MLB

Babe Ruth Never Knew a Surprising Personal Detail About Himself

Even though he died more than 70 years ago, George Herman “Babe” Ruth is still considered one of the greatest players in Major League Baseball history. Baseball fans know a lot about his baseball career. They know about him holding the career home run record for decades, and they know about him being a two-way player who also pitched, and they know about the multiple World Series titles he won with the Yankees. But there are some interesting facts about Ruth that most people don’t know, and that includes one that may be particularly surprising to learn.

Babe Ruth’s playing career

Ruth famously played for both the Red Sox and Yankees, but he ended his 22-year career with the Boston Braves in 1935. He finished his career with an impressive .342 average to go along with his 714 home runs — which was the most of all-time until Hank Aaron broke Ruth’s mark in 1974 — and 2,214 RBI. He only pitched for 10 of his 22 seasons. He compiled a 94-46 record in 163 games, including 147 starts. He threw 1,221.1 innings with a 2.28 ERA and 488 strikeouts. Ruth threw 107 complete games with 17 shutouts — which are both unheard of now. Ruth was part of the first class ever inducted in the National Baseball Hall of Fame in 1936.

Ruth didn’t know his birthday

Ruth was born in the late 19th century, when recordkeeping wasn’t as advanced or reliable as it is in modern times. So birthdates for people who were born then aren’t always known or accurate. Ruth’s birthdate is now widely accepted as being Feb. 6, 1895. But Ruth didn’t know that. He lived his entire life thinking that his birthday was Feb. 7, 1894. How did that confusion come about? The birth certificate listing that date was meant for an unnamed male child in Ruth’s family — and, as it turns out, George wasn’t that child. Ruth’s parents had many children, but only two survived past infancy. His parents lost six children in their infancy, including two sets of twins, with only George and his sister Mary Margaret surviving.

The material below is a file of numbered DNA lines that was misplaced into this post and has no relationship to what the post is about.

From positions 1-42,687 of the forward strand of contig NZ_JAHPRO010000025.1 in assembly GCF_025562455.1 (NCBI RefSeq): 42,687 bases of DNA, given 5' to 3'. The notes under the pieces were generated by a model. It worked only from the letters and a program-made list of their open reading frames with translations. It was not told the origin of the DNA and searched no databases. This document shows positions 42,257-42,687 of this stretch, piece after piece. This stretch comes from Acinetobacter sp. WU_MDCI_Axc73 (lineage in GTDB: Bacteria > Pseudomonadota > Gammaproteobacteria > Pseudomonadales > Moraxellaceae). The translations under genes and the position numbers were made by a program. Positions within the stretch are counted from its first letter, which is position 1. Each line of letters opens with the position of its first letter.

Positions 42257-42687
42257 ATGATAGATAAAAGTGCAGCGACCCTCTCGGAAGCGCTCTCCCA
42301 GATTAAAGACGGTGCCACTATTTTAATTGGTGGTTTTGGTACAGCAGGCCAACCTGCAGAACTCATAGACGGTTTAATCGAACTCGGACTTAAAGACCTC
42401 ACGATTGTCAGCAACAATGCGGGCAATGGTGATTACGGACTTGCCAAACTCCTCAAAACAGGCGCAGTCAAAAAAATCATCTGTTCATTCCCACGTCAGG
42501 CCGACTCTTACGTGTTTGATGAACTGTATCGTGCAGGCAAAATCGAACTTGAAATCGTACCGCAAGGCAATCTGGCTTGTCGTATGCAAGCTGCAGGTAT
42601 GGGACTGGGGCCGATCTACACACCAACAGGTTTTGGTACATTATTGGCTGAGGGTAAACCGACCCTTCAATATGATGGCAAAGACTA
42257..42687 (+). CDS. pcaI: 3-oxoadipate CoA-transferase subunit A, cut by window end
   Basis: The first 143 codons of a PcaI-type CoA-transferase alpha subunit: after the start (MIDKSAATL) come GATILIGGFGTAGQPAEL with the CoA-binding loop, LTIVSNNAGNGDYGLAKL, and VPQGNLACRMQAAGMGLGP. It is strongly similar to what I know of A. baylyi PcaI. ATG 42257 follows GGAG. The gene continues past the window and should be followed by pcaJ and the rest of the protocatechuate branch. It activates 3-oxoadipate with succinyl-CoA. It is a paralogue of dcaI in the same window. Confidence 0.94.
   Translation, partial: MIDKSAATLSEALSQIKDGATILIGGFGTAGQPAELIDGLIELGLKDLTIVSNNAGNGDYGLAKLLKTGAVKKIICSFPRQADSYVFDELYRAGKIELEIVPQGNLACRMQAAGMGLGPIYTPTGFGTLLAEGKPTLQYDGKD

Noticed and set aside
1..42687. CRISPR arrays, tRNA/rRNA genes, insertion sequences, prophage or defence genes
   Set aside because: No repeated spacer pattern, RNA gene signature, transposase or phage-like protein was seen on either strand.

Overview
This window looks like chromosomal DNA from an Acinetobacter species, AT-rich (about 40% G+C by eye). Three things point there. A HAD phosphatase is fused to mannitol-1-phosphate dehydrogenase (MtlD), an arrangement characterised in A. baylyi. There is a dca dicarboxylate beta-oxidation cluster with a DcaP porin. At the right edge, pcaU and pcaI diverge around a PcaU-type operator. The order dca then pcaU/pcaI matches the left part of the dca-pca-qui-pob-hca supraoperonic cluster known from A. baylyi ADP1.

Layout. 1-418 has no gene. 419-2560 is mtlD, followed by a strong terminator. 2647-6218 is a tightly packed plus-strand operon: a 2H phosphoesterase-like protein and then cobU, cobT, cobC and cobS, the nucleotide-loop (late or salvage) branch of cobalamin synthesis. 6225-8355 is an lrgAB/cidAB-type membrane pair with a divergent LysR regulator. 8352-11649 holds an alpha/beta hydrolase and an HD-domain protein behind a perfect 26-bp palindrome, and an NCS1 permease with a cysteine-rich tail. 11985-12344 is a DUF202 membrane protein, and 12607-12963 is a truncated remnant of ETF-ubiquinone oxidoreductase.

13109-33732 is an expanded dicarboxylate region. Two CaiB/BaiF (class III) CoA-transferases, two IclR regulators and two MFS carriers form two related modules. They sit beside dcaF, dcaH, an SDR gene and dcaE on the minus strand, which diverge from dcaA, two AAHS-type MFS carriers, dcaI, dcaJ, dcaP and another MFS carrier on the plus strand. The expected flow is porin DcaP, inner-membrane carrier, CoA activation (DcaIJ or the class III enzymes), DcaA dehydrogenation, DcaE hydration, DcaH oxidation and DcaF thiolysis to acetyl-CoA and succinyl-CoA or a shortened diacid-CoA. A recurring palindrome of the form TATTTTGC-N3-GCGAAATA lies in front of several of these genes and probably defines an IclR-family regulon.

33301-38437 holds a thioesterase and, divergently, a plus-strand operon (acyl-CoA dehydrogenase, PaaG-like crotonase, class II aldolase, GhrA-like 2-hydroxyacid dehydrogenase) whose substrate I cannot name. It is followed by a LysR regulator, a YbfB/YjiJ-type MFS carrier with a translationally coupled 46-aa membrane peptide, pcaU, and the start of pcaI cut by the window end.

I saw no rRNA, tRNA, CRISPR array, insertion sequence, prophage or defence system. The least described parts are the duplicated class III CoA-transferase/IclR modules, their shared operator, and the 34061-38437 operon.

Other facts about Ruth that you didn’t know

That may be the most surprising fact about Ruth, but there are many other little-known facts about the Hall of Famer. For instance, Ruth was born in Baltimore, which is a pretty well-known fact. What isn’t as common knowledge is where in the city he lived as a child.

He lived above one of his father’s saloons at the site of what is now Oriole Park at Camden Yards. He was sent to Catholic reform school at St. Mary’s Industrial School for Boys because he already had experience chewing tobacco and drinking whiskey before he turned 8 years old. Each boy at St. Mary’s had to learn a trade for a potential career. Ruth learned how to be a shirtmaker.

He was still living at St. Mary’s in February 1914 when he signed with the International League’s Baltimore Orioles. He made it to the majors less than five months after that. He hit his first professional home run on March 7, 1914 in Fayetteville, N.C. The Orioles sold Ruth and two other players to the Red Sox on July 9, 1914 as part of a fire sale, and he made his major league debut two days later as a starting pitcher. He earned the win after pitching seven innings, but he went 0-2 as a hitter, including a strikeout in his first career at-bat. His first major league hit came at Fenway Park on Oct. 2, 1914 against the Yankees. He started the game as a pitcher, picking up the win.